Last year, Bruce Willis was diagnosed with a condition called aphasia. In February this year, the family announced that his condition progressed to frontotemporal dementia.
Emma Heming Willis, the wife of Hollywood star Bruce Willis, is spearheading the awareness about frontotemporal dementia. She recently appeared on a news channel commemorating the beginning of World Frontotemporal Dementia Awareness Week to shed light on the challenges of caring for individuals affected by dementia.
For the uninitiated, last year, Bruce Willis was diagnosed with a condition called aphasia. In February this year, the family announced that his condition progressed to frontotemporal dementia.
Bruce Willis' battle with frontotemporal dementia
Emma gave a brief insight into how the family was coming to terms with Bruce's illness. "Dementia is hard. It’s hard on the person diagnosed, it’s also hard on the family. And that is no different for Bruce, or myself, or our girls. When they say this is a family disease, it really is," Emma said on TODAY.
Emma is Bruce's second wife and the couple have two children together. She revealed that the proper diagnosis has enabled the family to navigate the situation more effectively. "It's the blessing and the curse," she said.
And she also shared the most disheartening part of dealing with her husband's illness. She was not sure whether Bruce was aware of his worsening medical condition.
Understanding frontotemporal dementia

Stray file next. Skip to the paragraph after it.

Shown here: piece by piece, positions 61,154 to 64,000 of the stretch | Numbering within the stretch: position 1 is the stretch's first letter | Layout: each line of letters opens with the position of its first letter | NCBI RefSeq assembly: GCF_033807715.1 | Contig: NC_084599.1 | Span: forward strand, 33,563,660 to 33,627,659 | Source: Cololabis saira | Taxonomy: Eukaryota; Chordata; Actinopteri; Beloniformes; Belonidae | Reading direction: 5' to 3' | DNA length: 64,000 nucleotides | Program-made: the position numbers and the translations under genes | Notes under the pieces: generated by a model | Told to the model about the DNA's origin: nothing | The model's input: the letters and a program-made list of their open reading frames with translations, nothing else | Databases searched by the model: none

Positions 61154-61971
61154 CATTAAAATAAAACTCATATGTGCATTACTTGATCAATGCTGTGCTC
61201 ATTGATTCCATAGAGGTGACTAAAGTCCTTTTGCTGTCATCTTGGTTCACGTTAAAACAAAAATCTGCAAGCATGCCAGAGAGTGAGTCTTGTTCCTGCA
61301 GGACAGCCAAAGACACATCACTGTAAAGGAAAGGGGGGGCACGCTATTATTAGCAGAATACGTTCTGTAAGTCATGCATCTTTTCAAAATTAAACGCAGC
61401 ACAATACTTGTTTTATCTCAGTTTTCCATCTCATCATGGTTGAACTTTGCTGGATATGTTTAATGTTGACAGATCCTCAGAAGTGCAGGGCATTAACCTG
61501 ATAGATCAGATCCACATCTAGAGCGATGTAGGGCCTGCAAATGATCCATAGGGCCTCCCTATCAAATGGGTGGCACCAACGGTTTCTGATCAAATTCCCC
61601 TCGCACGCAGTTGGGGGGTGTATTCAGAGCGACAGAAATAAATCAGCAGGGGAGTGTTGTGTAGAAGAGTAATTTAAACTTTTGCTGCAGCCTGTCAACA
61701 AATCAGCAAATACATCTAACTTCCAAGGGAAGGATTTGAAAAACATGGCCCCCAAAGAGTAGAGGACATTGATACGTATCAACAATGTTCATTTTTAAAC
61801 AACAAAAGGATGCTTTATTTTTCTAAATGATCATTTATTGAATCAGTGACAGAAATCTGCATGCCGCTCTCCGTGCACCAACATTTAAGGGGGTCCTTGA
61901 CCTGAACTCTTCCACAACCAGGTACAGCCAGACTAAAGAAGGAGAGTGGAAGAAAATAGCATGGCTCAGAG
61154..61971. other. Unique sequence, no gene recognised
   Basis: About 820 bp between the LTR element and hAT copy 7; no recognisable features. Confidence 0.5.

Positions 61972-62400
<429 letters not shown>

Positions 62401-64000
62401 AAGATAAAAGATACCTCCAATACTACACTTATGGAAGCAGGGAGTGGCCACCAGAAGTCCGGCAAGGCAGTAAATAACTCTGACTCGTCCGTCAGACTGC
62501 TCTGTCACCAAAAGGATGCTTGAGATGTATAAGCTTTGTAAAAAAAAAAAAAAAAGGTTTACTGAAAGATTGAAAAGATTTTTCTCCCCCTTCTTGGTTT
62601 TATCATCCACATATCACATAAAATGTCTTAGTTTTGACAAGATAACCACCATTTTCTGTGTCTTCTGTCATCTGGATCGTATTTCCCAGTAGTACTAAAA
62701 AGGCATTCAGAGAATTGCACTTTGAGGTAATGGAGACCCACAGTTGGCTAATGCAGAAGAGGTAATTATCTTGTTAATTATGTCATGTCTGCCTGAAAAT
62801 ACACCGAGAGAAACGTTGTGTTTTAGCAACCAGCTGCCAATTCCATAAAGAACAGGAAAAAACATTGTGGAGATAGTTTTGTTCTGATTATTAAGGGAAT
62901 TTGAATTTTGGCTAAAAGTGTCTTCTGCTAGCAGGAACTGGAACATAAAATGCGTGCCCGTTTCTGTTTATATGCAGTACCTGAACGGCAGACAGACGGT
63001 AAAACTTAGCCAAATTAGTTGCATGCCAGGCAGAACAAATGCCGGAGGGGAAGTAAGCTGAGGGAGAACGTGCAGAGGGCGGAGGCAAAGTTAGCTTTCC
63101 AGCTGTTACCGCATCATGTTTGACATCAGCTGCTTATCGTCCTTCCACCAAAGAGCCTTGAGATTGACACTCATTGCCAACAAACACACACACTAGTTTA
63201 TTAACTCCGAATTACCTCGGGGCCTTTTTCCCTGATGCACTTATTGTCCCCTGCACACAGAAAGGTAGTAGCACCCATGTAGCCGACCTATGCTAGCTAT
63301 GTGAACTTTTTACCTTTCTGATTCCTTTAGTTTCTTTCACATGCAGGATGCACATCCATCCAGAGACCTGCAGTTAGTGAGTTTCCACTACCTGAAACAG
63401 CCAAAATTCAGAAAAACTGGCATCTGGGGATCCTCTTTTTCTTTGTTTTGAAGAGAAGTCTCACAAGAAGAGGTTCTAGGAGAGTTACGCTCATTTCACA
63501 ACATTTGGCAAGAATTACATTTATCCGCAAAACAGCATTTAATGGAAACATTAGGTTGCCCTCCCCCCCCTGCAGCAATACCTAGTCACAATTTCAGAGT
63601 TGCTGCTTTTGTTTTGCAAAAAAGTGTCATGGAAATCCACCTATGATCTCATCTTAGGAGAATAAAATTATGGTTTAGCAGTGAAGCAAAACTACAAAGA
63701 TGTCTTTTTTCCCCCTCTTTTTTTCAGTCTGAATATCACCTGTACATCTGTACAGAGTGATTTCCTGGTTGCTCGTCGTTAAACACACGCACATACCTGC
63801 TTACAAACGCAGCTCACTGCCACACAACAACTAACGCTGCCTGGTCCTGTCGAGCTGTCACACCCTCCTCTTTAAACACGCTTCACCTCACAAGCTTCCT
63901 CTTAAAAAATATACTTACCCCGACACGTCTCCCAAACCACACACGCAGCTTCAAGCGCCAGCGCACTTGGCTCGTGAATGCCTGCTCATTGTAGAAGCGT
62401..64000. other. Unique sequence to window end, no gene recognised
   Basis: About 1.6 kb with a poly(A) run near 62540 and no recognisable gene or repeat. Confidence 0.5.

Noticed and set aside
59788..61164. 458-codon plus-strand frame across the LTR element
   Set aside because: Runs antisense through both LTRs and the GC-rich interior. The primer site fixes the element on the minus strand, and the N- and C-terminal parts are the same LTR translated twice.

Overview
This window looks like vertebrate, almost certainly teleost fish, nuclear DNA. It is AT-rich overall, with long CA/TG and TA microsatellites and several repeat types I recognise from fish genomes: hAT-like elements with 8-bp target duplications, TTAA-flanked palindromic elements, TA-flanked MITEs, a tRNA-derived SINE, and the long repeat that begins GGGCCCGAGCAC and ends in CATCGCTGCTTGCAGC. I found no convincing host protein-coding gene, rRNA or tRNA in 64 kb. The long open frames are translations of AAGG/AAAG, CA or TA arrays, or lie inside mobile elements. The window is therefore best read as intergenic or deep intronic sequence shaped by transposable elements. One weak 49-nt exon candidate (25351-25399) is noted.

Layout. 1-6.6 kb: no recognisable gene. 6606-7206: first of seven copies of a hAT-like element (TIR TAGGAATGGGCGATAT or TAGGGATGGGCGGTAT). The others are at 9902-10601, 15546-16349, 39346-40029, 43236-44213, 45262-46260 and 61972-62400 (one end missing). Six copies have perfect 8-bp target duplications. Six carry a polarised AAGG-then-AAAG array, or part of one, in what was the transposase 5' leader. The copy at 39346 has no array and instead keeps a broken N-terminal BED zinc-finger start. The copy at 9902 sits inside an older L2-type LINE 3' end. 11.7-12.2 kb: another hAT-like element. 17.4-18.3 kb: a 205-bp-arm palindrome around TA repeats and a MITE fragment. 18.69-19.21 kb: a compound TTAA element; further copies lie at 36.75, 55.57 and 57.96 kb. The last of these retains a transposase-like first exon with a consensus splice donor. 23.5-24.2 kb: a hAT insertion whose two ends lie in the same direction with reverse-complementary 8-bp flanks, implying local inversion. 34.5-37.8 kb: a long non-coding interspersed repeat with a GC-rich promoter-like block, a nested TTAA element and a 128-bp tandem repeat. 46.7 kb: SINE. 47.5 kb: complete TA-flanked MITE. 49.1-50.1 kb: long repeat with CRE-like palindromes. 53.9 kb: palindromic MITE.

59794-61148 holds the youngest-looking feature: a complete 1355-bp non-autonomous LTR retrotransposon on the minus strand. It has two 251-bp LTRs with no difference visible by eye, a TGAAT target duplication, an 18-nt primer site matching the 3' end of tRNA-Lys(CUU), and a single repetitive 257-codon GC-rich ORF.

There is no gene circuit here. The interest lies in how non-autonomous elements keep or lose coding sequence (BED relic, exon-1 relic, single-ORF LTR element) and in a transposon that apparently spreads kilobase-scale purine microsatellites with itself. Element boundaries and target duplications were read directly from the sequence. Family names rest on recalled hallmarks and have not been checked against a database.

Frontotemporal dementia (FTD) is a rare neurological disorder that affects the frontal and temporal lobes of the brain, which are responsible for controlling behaviour, personality, language, and executive functions.
Currently, there is no cure for FTD or no exciting medication to stop the further progression of the condition.
Emma's mission to raise awareness
It's said that the medical community is not fully aware as to what causes this illness, which is a progressive degeneration of certain brain regions. It could be linked to genetics, lifestyle factors, or even traumatic head injuries, but there is not enough data to understand it fully and develop a cure.
Emma has been actively working to raise awareness and mobilise enough support to intensify the research efforts for this challenging disease
"My mission is to raise awareness for frontotemporal dementia. While this is a heavy subject I feel it’s for the greater good. I’m so very grateful to the @todayshow and @hodakotb for having Susan and I on today to educate and raise awareness about FTD while letting our community know that they are not alone," she wrote on her Instagram page.